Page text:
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Almost any aquarium hobbyist has been faced with this situation: You have bought a used external filter or would like to use such a filter with another aquarium. To prevent the transmittal of germs and especially algae spores (such as the pesky Cladophora sp.), disinfecting the filter is highly recommendable.
To thoroughly clean a used filter you can fall back on various options. Vinegar or chlorine cleaners are frequently used because of their strong disinfecting properties, however, they can cause the rubber seals and hoses to lose their plasticizers and make them hard. The repeated use of these agents can therefore lead to leaks. For filter cleaning, commercially available citric acid for descaling coffee makers and such is a much better choice than vinegar or chlorine cleaner, which, in addition to its property as a limescale remover, also acts slightly antiseptic.
First, the entire filter, including the baskets and the filter media is roughly cleaned. All internal parts need to be rinsed under running water. Very fine and very dirty filter media (like fleece) should better be removed and replaced.
If it's at all technically possible, a general good cleaning would be a good opportunity to remove, disassemble and clean the impeller from the filter head. Subsequently, all the components are reassembled in their due order. After that, fill the filter with fresh water, close it and re-connect the hoses. Then the ends of the hoses for the filter inlet and the filter outlet are put into a bucket, which has been positioned next to the external filter beforehand.
Inline technology such as an external heater or an inline diffuser - if present - can stay connected to the hose line, given that those elements are also in need of cleaning (which is advisable anyway). To keep water from leaking, the CO2 line of the inline diffuser should be either plugged shut or secured with a check valve. Fill the bucket with a sufficient amount of water, close the filter circuit, and connect the external filter to the mains. The hose end connected to the filter suction side should always be under water. If necessary, this end of the filter hose is weighed down with a stone, for example, so that it really cannot rise to the surface and draw air. With this being safeguarded, the filter should run without problems. For the next step it is important to determine the complete water volume. Add the amount of water in the bucket to the volume of the filter. You'll need the total amount of water to determine the amount of citric acid you have to add for cleaning.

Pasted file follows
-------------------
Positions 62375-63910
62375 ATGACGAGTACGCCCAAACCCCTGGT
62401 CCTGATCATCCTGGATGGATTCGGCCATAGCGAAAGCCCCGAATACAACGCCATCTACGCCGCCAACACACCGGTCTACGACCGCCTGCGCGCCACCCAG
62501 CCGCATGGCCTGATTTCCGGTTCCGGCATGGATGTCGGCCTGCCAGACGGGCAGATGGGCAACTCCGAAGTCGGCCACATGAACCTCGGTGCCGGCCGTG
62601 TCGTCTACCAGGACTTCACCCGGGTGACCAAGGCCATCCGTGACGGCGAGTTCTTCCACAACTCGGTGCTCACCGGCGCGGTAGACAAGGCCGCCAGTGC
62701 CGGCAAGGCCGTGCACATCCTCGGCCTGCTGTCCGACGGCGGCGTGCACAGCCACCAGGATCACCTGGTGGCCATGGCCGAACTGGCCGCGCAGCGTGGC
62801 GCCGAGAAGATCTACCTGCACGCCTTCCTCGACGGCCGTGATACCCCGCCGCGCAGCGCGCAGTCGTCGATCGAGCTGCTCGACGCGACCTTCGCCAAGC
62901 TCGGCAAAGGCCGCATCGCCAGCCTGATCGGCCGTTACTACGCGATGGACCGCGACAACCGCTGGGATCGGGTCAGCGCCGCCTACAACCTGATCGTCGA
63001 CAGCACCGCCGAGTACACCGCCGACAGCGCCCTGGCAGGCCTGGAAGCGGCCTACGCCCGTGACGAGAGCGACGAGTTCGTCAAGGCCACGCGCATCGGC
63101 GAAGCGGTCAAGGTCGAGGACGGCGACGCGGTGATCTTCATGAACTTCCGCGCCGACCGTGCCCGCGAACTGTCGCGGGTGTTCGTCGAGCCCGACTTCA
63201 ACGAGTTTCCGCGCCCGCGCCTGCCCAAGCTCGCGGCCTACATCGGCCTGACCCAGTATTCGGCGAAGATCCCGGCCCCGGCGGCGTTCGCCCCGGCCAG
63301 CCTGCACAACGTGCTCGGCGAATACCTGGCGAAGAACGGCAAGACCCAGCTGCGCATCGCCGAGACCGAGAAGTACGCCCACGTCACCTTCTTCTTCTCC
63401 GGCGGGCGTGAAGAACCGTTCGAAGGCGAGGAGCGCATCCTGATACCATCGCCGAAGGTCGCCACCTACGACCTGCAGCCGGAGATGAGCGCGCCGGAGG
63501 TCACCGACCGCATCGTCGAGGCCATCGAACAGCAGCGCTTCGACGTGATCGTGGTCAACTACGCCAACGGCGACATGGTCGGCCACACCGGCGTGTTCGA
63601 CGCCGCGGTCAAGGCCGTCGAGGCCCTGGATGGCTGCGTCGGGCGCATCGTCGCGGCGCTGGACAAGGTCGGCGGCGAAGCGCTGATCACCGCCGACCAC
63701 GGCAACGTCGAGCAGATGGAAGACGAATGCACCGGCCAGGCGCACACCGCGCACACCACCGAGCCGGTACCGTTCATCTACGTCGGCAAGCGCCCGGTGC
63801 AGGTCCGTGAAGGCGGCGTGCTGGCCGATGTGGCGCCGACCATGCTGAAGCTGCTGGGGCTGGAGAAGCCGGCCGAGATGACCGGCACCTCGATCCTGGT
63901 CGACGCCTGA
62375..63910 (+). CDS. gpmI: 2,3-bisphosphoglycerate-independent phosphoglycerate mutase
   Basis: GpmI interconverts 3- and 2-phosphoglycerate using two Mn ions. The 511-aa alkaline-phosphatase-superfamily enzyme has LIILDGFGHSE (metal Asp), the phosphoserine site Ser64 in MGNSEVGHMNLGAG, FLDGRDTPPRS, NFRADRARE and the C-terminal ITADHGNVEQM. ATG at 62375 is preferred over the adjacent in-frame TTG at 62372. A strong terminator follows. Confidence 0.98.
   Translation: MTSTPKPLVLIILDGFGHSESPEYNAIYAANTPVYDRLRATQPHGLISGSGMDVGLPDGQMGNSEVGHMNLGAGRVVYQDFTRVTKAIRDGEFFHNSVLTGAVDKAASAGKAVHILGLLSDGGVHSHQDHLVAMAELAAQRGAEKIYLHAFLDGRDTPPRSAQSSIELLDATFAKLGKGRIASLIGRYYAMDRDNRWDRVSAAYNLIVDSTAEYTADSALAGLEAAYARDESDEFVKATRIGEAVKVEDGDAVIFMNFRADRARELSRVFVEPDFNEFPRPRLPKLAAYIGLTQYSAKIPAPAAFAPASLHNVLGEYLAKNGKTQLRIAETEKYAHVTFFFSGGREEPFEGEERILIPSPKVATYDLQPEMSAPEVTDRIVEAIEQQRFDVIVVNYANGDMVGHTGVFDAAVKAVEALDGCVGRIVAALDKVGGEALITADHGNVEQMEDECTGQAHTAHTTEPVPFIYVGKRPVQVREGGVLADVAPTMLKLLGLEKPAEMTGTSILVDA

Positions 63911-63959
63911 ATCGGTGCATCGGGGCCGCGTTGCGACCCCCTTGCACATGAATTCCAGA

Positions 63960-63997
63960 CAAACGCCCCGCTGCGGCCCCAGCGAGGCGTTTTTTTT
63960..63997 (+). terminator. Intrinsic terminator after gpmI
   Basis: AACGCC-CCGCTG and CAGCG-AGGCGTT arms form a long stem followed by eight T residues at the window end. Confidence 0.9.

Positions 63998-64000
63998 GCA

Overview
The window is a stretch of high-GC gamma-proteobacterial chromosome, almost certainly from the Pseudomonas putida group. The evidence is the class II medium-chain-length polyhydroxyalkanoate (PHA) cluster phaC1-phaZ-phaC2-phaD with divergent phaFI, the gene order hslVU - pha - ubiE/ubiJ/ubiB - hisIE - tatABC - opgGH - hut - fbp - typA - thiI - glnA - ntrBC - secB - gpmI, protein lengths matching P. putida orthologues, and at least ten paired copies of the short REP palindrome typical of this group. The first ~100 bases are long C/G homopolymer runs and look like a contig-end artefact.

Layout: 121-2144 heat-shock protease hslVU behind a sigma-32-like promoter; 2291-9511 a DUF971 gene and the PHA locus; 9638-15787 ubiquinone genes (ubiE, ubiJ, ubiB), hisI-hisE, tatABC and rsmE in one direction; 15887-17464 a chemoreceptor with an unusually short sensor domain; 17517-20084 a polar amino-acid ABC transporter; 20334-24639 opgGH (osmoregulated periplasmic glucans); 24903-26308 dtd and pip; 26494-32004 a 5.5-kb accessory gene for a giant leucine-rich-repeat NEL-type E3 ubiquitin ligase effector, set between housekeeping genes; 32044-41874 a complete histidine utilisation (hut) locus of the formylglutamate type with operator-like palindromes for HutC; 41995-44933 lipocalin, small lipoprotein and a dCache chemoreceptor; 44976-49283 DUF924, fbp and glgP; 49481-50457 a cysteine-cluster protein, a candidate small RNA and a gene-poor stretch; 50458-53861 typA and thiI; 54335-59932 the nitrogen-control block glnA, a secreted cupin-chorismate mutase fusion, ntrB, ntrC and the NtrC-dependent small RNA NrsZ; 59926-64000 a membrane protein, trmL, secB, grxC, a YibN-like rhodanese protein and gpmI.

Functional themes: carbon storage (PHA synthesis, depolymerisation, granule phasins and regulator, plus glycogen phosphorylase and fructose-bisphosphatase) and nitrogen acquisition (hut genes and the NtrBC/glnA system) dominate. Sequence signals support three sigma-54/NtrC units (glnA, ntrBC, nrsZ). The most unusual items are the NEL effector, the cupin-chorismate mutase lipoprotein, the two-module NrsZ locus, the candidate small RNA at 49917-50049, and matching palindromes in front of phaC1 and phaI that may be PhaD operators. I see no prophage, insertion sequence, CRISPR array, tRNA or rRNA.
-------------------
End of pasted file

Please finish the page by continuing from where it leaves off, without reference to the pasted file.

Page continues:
Dose the citric acid powder according to the instructions for cleaning coffee makers or kettles. You'll find these on the package or in the leaflet. As a rule, about 40 to 60 g of citric acid powder per liter of water are recommended, however, it is crucial to keep to the manufacturer's instructions. Add the correct amount depending on the total volume of the water you use for cleaning (in the filter and bucket) to the bucket and mix well. Within a short time the powder will dissolve in the water, the water movement caused by the flow helps, too.
Let the filter run for a day or two in this setup. The final step is to disassemble the filter again and to properly rinse all the components. Now they are ready for use.
Please read and observe the safety instructions of the respective chemical cleaning agent before use. Never mix with other detergents! Similarly, you should clarify with the manufacturer of your filter whether disinfecting with citric acid will affect the warranty. Application at your own risk! We can assume no liability for any damage that may occur.